NDA/BLA/MAA experience is a definite plus, although not a requirement in most cases. If you have that, it strengthens your position so make sure you include it in your profile. If you have experience obtaining Breakthrough Designation, Fast Track status or with other accelerated approval pathways, include that as well.
Management of people and teams is a critical component of being a CMO. Even if you will be the first clinical development person in the company, they will want to know that you know how to lead individuals and cross-functional teams. If you are in a large pharma you may not have direct reports, but you should have experience leading matrix teams.
Presenting to the Board and to investors is another aspect of the CMO’s role. If you have not had the opportunity to do this, but have presented to a diverse range of audiences (KOLs, the big pharma leadership team, at conferences, to potential corporate/strategic partners, etc.), note that instead.
Some other areas that are relevant include technology assessment, leadership roles in relationships with corporate/strategic partners, responsibility for an R&D budget, ability to identify and form relationships with KOLs and work well in a fast-paced environment. For larger companies, portfolio management experience is an asset.
Most of you will probably have some of this experience but not all and that is okay. Remember to make this a concise description.
2. Reach out to people you know who are in CMO roles and let them know that you would like to learn what their experience has been. This not only provides you with an idea of what to expect, and how the CMO role differs from other roles you have had, but may prompt them to suggest you as a potential candidate when they get called for other CMO opportunities. Share a little bit about your experience so they have a better understanding of where you are right now.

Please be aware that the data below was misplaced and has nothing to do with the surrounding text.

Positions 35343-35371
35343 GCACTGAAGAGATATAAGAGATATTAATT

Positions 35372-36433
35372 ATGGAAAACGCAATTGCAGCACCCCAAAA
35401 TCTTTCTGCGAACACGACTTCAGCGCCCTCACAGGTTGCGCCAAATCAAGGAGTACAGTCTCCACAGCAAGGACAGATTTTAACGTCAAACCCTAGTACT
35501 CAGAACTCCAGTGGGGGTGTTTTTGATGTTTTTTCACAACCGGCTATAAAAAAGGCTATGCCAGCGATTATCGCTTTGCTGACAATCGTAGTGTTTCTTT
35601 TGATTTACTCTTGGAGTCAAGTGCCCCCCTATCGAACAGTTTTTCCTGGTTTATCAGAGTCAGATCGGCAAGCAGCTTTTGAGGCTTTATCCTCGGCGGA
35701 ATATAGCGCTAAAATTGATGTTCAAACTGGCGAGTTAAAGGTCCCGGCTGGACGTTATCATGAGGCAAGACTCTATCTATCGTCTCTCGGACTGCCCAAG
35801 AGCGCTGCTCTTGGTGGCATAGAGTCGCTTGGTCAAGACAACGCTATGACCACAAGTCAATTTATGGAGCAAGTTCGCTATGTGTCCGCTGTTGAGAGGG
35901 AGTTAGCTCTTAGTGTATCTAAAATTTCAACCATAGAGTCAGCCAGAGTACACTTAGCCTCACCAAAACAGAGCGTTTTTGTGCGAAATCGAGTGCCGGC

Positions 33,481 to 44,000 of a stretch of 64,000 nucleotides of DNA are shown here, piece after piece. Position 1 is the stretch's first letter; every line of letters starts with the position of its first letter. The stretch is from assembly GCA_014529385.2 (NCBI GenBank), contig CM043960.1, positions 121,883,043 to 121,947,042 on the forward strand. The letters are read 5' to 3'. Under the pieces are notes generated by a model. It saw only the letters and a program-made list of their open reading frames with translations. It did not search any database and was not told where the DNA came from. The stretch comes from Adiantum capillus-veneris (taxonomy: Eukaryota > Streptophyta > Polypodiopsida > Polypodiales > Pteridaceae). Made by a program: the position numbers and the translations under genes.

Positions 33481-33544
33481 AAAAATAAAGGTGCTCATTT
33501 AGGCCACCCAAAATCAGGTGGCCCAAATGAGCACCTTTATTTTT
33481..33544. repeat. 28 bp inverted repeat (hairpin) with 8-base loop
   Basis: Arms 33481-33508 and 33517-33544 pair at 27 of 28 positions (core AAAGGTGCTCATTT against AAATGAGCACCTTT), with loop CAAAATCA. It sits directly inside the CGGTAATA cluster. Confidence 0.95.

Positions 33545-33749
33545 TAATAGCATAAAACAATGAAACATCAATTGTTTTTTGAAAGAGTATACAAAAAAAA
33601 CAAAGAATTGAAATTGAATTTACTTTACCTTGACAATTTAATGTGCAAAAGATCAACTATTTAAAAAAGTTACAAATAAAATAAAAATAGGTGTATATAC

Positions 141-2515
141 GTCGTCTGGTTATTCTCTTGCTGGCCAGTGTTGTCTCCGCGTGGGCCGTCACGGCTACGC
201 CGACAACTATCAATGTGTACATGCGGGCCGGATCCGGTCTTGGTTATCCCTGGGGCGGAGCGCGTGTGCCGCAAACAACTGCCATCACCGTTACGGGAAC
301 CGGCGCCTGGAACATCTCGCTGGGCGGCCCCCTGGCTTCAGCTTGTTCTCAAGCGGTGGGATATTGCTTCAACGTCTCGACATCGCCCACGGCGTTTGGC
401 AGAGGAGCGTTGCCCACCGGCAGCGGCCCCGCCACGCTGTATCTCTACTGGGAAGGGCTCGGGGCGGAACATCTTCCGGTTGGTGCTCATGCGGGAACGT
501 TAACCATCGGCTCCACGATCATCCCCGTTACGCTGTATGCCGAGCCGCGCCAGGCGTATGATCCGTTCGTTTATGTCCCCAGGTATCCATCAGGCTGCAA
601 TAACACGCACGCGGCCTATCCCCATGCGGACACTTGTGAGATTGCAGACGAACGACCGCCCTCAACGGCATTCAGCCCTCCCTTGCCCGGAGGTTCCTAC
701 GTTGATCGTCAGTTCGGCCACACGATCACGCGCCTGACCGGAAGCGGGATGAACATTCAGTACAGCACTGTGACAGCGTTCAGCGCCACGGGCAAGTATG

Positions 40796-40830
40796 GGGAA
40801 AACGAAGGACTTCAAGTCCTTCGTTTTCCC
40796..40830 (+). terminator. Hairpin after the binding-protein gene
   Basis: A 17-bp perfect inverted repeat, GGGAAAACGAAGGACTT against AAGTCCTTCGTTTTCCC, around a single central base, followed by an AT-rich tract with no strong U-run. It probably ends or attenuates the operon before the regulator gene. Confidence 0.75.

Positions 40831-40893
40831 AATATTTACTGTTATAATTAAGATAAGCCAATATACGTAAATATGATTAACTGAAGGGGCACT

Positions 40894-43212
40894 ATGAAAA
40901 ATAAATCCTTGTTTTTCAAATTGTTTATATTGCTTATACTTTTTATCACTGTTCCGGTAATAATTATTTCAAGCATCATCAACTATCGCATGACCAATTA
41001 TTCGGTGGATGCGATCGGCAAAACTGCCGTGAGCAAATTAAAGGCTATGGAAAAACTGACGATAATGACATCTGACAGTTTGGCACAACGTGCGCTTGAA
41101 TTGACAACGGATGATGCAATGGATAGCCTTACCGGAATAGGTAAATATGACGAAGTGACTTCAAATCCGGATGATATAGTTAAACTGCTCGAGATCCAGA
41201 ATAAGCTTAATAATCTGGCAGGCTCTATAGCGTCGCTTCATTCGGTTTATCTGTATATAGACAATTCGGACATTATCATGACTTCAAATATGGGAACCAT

3. Expanding on the point above, broaden your network of CMOs. A well-connected recruiter should be able to introduce you to CMOs that would be your peers were you to take that next step. I generally introduce individuals to 3-4 CMOs in a relevant therapeutic area or situation (perhaps they were in a similar role in large pharma before taking a CMO role). This not only builds a support network for future situations, but helps put you in the path of CMO opportunities. After all, they cannot suggest you if they don’t know you exist.
4. There is a conference designed by CMOs for CMOs, called the Chief Medical Officer Summit. Topics on the agenda change every year, and it is a good opportunity to meet CMOs from a variety of companies as well as learn more about the role. The link to the conference website is http://theconferenceforum.org/
conferences/chief-medical- officer-summit/overview. If you would like to receive the agenda for the 2018 conference just let me know and I will have the organizer send it to you when it is final.
5. If you are located in the Boston area, the Boston CMO Network holds events throughout the year, and is a gathering of executive level biotech/pharma MDs – a great place to expand your network. If you have an interest in learning more about this please let me know.